Learning in Motion

Staff members at the City of Billings take education out into classrooms and events where they get the most exposure.
Learning in Motion

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"Imade up a dance for the water cycle," says Aura Lindstrand. Boris Krizek jokingly adds: "I don't do the dance!"

It's part of the water lessons delivered to schools by the Environmental Affairs Division at the City of Billings, Mont. In one-hour, in-class presentations, using data and information supplied by the wastewater and water treatment plant staff, students learn about water consumption, wastewater treatment and stormwater.

"The dance teaches kids about evaporation, transpiration and precipitation," says Lindstrand, environmental coordinator I.

"It's something where they can stand up and demonstrate how those processes work. It's basically just motions. To keep them engaged, we want them to stand up and sit down and raise their hands. We want them to repeat what we're saying." Kids bring their hands up above their heads to symbolize where the rain starts, then they wiggle their fingers down to show rain falling toward the ground.

Telling the story

Class presentations are geared for younger students. "We start with third and fourth graders because that's where they're learning about the water cycle," says Lindstrand. "We've also found that they're the ones that are most likely to take the information home and be excited and ask questions."

After the water cycle, Lindstrand says, "We go into where our drinking water comes from and how we treat it, then we go to the wastewater side and what is used to clean our water. Then we go into the stormwater and end with conservation.

"Last May, on the rainiest day on record for Billings, water plant operators provided us with information on the river and finished water turbidity and increase in chemical dosage to clean up the Yellowstone River water. We get information from them and the wastewater operators, process it into graphs, and display it on visual boards for the community."

Susan Stanley, superintendent at the 26 mgd (design) wastewater treatment plant, adds, "We are eager to share our story. We help kids relate the wastewater process to everyday things, like comparing a primary sludge to vegetable soup, gravity thickened sludge to beef stew, so it makes sense to them. We also want them to understand that the treated water is clean, but not drinkable, and when we put it in the river, it is safe for the fish and for people to be around."

The water lady

Elementary kids are more eager than high school students to learn about what happens when they flush the toilet and how wastewater is cleaned. Lindstrand says: "The kids get excited when teachers say, 'The water lady is coming' or 'The water guy is coming.' That's why I like the third and fourth grade the most."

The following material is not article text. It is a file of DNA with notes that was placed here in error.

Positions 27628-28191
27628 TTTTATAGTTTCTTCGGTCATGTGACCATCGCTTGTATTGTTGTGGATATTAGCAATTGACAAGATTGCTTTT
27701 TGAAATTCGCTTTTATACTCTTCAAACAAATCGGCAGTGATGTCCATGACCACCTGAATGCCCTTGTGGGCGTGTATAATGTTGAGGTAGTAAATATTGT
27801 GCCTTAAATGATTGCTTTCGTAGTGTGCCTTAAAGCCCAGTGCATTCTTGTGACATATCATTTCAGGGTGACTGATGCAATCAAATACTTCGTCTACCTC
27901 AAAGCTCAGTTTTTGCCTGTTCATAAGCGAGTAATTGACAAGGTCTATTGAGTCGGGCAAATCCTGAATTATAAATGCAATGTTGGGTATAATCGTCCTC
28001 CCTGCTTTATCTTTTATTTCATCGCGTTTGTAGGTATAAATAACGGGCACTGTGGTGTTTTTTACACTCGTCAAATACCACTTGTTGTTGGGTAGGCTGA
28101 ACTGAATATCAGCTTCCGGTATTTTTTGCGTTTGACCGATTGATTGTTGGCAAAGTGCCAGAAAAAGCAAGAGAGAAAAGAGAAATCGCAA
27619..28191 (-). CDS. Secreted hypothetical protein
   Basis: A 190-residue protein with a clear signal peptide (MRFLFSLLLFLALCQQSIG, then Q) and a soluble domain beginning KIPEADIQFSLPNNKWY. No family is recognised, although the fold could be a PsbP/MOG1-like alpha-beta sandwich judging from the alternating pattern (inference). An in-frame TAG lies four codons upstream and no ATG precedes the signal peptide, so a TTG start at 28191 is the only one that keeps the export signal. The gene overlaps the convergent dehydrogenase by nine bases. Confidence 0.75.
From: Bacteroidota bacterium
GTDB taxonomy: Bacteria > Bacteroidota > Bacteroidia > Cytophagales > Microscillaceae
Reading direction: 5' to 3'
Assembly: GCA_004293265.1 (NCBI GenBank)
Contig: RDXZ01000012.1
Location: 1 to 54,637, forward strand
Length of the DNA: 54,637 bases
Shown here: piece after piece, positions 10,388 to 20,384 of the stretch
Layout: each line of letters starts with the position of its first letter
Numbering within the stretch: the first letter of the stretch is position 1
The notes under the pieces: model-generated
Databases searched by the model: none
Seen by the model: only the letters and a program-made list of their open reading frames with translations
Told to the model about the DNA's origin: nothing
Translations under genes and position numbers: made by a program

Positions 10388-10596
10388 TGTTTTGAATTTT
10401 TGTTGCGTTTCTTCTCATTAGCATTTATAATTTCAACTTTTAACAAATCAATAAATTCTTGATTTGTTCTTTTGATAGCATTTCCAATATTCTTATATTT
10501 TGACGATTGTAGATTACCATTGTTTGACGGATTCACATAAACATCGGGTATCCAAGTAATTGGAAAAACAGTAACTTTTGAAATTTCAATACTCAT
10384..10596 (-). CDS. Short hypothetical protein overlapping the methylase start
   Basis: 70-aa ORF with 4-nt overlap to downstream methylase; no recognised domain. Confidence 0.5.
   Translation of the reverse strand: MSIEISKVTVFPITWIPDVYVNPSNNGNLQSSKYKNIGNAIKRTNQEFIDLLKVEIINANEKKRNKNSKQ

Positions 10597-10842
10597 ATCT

Krizek, environmental engineer, compares how the age groups respond to different teaching methods. "The questions aren't as tough from high school students," he says. "High school students are more reserved. We have a stepped up presentation for older students where we get into the water-quality aspects of regulations." He says the younger kids ask questions that keep them on their toes.

One student asked, "What do you do with the fish that get into the water plant," and Krizek replied, "We catch them and have a
fish fry!"

The presentations for high school students include concepts that are too advanced for the younger students. "We talk about the turbidity of the Yellowstone River," says Krizek. "We have a test tube that shows how much water the city treats compared to the flow of the river. The test tube is 99 percent oil with 1 percent color. It's a relative comparison visual to show how little water we take."

On the road

The education program in Billings does not end in the classroom. With information from the plant staff to create graphics and display boards, Krizek and Lindstrand take their teaching to education events in and around the city of 104,000.

"We feel we get more exposure and more participation at events than with in-class presentations," says Krizek. "We get more kids and we can get adults at the same time. The bad thing is that we only have a few minutes to get our message across to the visitors. So how we lay out our display boards and our hands-on stuff is really critical."

One event they take part in is SaturdayLive, a daylong, fundraising carnival benefitting Billings' public schools. "Schools and educational groups have food and activity booths to raise money," says Krizek. "We are one of the only educational booths, so we need to make it entertaining also. They've allowed us a space to do our public outreach for the past five years. Typically we'll bring images of the bacteria from the wastewater operators and always a piece of equipment used by the department."

Branching out

Bringing education to the venues generates further opportunities. "At SaturdayLive this year we were approached by the Girl Scouts. So we ended up doing the Girl Scout Expo," says Lindstrand. "The science fair last year lead us into Chicks in Science, so we're adding two new venues this year." Chicks in Science, sponsored by Montana State University, is an event aimed at girls in grades 4-8 that keeps them interested in math and science and encourages them to enter those fields.

Being proactive in classrooms and at public venues allows Billings to get the word out about clean water. "Public education is the only way we can reach the public to get our message out about water quality, water conservation, and that everything flows back to the river," says Lindstrand. "If we teach the adults, maybe their practices at home will change."


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